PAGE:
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From the March-20, 2002 issue of Credit Union Times Magazine • Subscribe!
A British bank invites UK credit unions to lunch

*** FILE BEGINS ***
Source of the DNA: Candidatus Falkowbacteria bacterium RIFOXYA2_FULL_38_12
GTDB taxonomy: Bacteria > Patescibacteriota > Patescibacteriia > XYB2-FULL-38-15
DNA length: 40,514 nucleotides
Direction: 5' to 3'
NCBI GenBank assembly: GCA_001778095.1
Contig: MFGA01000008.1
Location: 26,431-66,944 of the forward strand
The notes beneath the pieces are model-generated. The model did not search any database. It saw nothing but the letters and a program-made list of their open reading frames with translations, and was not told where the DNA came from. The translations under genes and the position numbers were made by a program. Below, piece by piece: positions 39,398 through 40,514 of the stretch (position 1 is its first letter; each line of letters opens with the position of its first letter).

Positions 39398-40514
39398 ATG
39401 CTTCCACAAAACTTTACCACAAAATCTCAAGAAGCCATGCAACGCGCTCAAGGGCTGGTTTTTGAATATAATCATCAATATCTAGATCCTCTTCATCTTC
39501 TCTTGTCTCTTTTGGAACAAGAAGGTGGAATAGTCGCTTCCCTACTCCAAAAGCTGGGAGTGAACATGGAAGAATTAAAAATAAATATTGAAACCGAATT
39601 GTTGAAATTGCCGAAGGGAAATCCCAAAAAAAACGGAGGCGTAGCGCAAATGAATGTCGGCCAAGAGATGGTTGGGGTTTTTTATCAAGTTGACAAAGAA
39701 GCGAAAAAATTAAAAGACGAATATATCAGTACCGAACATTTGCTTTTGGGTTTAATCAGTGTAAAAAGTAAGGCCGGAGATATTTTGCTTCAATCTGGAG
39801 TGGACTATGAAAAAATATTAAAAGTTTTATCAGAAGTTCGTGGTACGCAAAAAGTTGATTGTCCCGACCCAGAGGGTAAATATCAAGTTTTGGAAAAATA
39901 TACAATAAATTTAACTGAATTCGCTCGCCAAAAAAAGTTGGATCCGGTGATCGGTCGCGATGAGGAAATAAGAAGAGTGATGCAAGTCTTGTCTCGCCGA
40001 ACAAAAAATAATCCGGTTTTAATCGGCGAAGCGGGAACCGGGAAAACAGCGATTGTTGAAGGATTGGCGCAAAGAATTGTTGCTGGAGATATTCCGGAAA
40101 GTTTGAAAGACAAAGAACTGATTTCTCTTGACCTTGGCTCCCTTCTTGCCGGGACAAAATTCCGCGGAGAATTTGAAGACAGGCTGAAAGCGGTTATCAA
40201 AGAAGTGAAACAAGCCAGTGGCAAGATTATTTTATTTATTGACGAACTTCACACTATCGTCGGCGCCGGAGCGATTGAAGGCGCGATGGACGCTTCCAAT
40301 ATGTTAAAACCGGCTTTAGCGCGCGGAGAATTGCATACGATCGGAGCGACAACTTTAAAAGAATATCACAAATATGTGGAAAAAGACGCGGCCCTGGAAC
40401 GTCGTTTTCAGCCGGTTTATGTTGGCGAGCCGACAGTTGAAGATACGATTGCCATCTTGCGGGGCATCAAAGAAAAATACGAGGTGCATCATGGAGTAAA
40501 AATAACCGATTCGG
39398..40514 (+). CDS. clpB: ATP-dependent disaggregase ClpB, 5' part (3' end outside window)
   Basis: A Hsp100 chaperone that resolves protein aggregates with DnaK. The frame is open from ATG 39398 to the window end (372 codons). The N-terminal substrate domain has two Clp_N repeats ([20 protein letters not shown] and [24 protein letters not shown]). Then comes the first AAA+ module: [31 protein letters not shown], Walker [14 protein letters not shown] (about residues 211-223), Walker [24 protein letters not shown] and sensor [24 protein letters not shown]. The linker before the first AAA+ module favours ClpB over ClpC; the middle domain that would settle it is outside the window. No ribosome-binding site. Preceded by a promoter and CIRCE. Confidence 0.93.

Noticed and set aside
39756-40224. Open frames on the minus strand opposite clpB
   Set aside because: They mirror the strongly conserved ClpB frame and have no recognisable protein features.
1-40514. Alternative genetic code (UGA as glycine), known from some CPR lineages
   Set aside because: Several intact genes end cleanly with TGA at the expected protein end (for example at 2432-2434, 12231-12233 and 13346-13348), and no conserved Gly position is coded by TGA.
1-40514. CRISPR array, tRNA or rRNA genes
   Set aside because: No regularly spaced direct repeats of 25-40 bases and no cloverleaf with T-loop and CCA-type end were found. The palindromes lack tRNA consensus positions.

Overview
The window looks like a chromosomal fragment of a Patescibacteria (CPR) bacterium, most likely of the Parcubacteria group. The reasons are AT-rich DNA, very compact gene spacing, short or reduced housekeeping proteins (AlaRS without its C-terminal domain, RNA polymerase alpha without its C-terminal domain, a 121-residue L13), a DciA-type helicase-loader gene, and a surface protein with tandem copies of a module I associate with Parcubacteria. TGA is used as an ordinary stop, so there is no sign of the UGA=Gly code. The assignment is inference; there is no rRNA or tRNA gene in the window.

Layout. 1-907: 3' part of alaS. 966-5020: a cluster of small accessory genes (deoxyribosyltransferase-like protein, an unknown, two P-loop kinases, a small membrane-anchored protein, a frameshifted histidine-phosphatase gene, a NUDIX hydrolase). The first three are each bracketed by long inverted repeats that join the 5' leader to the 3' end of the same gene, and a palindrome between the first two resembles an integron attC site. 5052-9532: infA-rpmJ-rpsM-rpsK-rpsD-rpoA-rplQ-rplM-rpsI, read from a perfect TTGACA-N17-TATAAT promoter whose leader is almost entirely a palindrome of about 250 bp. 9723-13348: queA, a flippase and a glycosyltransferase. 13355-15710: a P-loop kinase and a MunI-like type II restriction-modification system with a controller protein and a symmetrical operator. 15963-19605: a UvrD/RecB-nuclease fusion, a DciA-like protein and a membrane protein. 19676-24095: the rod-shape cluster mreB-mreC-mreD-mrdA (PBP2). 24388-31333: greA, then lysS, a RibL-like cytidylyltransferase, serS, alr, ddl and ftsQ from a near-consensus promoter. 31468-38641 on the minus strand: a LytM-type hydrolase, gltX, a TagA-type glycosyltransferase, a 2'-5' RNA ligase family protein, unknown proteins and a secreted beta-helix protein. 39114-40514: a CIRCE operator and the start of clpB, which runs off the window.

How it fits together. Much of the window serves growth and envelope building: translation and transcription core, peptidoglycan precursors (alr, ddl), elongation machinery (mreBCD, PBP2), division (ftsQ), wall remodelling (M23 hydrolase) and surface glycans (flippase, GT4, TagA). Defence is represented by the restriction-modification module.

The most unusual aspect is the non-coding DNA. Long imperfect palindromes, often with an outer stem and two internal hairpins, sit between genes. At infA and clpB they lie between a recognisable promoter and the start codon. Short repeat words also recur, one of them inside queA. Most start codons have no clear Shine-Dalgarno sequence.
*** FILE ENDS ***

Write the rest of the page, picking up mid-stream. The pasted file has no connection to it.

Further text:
<p>LONDON, U.K. - It's almost impossible to imagine. Could any U.S. credit union manager picture Chase Manhattan having a lunch and inviting 50 U.S. credit unions to attend the launch of a new pilot program for the introduction of an accounting system? Or anything else for that matter that would benefit credit unions. That's exactly what happened in the United Kingdom when Barclays Bank held a luncheon to introduce the World Council of Credit Unions' (WOCCU) PEARLS Accounting System to British, Welsh and Scottish credit unions. A pilot program for 10 credit unions will begin soon and has the backing of the British government. Until now a variety of accounting systems have been used, including the US CAMEL system. PEARLS, which is claimed to be stricter than CAMEL and helps developing credit unions, is an acronym which strands for Protection, Effective financial structure, Asset Quality, Rates of Returns and Costs, Liquidity and Signs of growth. It is used in over 20 countries, according to Arthur Arnold, WOCCU's CEO. Unlike CUs in the U.S., U.K. credit unions are usually small. Until recently, laws have limited their growth to under 5,000 members. That will change in July when a new regulatory body, the Financial Services Authority (FSA) takes over. However, the government sees credit unions as a way to provide financial services for the "unbanked". One of the ways to strengthen the credit union movement is through safe and strict accounting practices. That is the main reason that the Association of British Credit Unions, Ltd. (ABCUL) and Barclays Bank sponsoring the occasion. The bank understands the need for strict accounting practices since it is subject to over 150 financial services regulators around the world. Their sponsorship won the British-based bank kudos from Economic Secretary to the Treasury, Ruth Kelly. She stated, "This Government is very keen to see the credit union movement flourish in Britain. I am delighted that Barclays has agreed to support such a worthwhile project at a time when the Government is working to modernize and strengthen the regulation of credit unions in this country." However regardless of government praise, British banks are willing to go only so far in helping local credit unions. ABCUL had been trying to develop a central services organization (CSO) for credit unions based on a key recommendations of the Treasury Task Force on Credit Unions. The objective was to provide a central finance facility and development and marketing support for credit unions with financial support from banks. The British Bankers' Association, the Co-operative Bank and the Royal Bank of Scotland and ABCUL developed the CSO plans and published them August 2000. The CSO needed a 20 million investment over six years mainly from banks. It was not forthcoming for a number of reasons, including disunity within the British credit union movement itself. Banks have agreed to fund and support certain projects, according to ABCUL spokesperson Abbie Shelton. Barclays is one example of that bank-credit union cooperation. In comparison to the tensions between American credit unions and banks battle, the lack of funding is minor when sponsorship of programs such as the introduction of the PEARLS pilot program is seen. Barclays participation in the introduction of PEARLS is part of that attempt. The event drew a number of dignitaries including ABCUL CEO Shaun Spiers, Financial Services Authority Chairman Howard Davies, Martin Moseley, Consumer and Community Affairs Director at Barclays, and WOCCU's CEO, Arthur Arnold. Representatives from 50 credit unions from throughout the United Kingdom also attended. -</p> <p>email@example.com</p>
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